Gold prices edged higher on Tuesday, with investors looking forward to the Federal Reserve policy meeting as expectations grew that the U.S. central bank would slow its monetary policy tightening given the upheaval in the banking sector.
Spot gold was up 0.2 percent at $1,982.29 per ounce, as of 0546 GMT. U.S. gold futures ticked up 0.1 percent to $1,984.30.
According to the CME FedWatch tool, markets are pricing in a 26.9 percent chance that the Fed will stand pat at the end of its March 21-22 meeting, with a 73.1 percent chance of a 25-basis-point (bps) hike.
“Gold is trading around the $1,980 level and well within Monday’s range, which was clearly a game of two halves,” said Matt Simpson, a senior market analyst at City Index.
“A pause (in rate hikes) could send gold back above $2,000 initially, but for it to hold onto those gains, we’d need to see a lower dot plot and dovish press conference … they’re more likely to hike by 25 bps and peddle a ‘data dependent’ angle.”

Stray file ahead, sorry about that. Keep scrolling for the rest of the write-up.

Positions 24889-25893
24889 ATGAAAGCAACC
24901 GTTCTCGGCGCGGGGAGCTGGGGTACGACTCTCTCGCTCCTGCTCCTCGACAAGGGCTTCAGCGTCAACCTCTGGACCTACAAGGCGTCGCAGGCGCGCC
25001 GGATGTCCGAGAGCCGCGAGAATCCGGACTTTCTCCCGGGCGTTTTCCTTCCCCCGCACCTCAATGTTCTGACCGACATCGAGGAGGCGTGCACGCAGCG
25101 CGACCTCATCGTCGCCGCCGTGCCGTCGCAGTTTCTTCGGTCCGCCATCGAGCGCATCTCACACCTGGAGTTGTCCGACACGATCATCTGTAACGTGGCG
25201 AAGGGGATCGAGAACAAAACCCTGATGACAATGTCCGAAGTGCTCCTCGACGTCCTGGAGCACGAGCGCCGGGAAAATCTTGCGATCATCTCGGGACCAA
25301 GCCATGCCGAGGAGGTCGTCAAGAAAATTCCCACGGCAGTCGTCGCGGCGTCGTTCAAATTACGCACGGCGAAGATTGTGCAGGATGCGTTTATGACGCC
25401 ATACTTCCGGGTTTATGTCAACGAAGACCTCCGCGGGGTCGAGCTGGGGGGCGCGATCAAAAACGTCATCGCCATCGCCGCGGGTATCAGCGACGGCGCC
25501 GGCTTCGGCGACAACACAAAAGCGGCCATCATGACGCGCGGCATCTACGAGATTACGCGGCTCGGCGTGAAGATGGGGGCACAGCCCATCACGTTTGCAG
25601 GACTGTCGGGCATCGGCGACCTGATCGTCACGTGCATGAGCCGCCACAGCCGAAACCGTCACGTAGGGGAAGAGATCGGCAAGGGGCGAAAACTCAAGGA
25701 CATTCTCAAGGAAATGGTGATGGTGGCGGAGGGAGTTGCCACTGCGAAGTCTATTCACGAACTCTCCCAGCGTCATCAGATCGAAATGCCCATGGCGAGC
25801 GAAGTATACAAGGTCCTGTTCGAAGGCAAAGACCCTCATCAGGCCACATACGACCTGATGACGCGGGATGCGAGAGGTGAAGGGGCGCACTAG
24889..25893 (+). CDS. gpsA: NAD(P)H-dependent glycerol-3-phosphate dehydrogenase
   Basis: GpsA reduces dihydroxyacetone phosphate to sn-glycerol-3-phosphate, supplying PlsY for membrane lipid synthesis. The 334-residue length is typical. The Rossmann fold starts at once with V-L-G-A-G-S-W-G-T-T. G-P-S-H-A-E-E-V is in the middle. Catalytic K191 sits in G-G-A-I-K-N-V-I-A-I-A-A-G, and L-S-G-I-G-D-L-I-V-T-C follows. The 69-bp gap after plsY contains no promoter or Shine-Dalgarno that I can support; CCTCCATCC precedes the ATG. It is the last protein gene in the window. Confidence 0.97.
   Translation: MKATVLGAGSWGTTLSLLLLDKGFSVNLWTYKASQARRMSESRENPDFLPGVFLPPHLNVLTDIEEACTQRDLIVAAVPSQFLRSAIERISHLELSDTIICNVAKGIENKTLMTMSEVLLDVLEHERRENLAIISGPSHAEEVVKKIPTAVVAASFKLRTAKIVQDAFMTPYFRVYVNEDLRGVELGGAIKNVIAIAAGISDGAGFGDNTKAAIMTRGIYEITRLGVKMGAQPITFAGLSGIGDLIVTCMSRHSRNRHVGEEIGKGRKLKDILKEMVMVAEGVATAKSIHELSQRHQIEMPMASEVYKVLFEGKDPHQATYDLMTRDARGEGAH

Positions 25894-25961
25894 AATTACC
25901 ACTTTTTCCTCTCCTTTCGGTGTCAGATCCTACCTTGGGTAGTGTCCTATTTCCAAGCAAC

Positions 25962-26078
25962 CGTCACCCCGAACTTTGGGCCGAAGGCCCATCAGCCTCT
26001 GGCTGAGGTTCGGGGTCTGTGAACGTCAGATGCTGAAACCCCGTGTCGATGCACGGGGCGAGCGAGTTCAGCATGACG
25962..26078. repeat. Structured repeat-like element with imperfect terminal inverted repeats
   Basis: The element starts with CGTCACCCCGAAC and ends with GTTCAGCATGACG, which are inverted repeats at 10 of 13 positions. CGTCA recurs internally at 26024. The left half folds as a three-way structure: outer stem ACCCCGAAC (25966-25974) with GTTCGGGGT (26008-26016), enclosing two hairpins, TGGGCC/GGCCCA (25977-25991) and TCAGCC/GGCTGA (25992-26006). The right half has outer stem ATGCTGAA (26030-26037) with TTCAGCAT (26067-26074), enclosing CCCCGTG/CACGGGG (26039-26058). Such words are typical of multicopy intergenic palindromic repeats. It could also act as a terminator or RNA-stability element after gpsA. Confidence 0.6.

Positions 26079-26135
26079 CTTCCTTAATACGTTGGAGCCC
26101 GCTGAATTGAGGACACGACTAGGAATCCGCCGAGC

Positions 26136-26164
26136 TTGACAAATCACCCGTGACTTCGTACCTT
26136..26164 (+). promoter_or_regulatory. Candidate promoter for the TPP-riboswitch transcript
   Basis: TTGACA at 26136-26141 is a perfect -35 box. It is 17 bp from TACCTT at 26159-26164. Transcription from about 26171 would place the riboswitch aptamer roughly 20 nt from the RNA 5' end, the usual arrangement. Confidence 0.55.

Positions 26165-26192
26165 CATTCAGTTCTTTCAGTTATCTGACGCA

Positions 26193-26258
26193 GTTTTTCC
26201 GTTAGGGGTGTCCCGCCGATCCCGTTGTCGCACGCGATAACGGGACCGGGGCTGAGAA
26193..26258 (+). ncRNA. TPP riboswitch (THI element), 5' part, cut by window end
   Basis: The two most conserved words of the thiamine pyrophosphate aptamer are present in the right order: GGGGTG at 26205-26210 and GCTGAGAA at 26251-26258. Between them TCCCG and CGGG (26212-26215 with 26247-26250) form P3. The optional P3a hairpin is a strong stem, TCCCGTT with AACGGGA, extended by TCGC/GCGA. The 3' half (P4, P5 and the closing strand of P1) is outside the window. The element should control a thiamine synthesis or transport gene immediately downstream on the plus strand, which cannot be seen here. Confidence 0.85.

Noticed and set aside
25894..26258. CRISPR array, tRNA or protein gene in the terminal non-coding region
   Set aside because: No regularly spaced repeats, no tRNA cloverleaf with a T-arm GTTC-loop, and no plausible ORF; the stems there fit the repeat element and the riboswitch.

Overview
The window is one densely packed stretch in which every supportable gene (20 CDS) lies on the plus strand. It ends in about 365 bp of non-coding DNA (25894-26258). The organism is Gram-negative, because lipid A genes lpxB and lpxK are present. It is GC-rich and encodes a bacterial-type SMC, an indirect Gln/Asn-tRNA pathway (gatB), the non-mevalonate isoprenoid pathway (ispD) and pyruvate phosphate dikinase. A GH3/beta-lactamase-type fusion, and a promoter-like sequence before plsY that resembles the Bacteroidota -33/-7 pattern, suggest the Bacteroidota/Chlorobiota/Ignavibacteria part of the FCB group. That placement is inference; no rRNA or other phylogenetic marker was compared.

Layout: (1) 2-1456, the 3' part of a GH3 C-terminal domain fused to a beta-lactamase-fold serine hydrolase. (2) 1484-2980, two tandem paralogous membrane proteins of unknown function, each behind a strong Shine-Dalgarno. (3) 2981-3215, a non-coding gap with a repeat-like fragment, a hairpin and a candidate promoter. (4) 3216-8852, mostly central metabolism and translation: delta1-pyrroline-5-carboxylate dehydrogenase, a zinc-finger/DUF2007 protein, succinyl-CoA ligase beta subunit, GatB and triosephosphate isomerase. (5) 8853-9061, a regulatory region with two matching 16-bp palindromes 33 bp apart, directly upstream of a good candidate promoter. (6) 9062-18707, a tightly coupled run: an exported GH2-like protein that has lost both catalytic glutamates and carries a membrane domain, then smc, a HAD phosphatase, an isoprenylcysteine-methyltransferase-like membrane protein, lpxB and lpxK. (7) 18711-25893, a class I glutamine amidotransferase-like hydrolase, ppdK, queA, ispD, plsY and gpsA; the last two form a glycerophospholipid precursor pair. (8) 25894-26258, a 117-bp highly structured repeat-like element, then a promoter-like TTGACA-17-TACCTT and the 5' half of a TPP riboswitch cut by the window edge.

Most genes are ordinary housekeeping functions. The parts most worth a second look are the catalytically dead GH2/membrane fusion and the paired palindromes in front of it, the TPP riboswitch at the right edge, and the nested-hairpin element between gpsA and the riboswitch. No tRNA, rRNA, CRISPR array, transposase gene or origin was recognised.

Gold is considered a safe haven during times of financial uncertainty, and lower interest rates make non-yielding bullion more attractive by reducing the opportunity cost of holding it.
In volatile trading on Monday, gold prices initially fell by 1 percent, but reversed course to jump to their highest since March 2022 at $2,009.59, as investors digested the impact of measures taken by several central banks to contain a banking crisis and stabilise global financial markets.
UBS agreed to buy rival Credit Suisse on Sunday for $3.23 billion in a shotgun merger engineered by Swiss authorities, which stemmed selling in bank shares though the mood was fragile.
“Despite banking regulators rushing to shore up market confidence, the uncertain macro backdrop continues to entice buying (in gold),” analysts at ANZ said in a note.
Spot silver rose 0.2 percent to $22.57 per ounce, platinum edged down 0.2 percent to $986.53 and palladium was 0.2 percent higher at $1,417.54.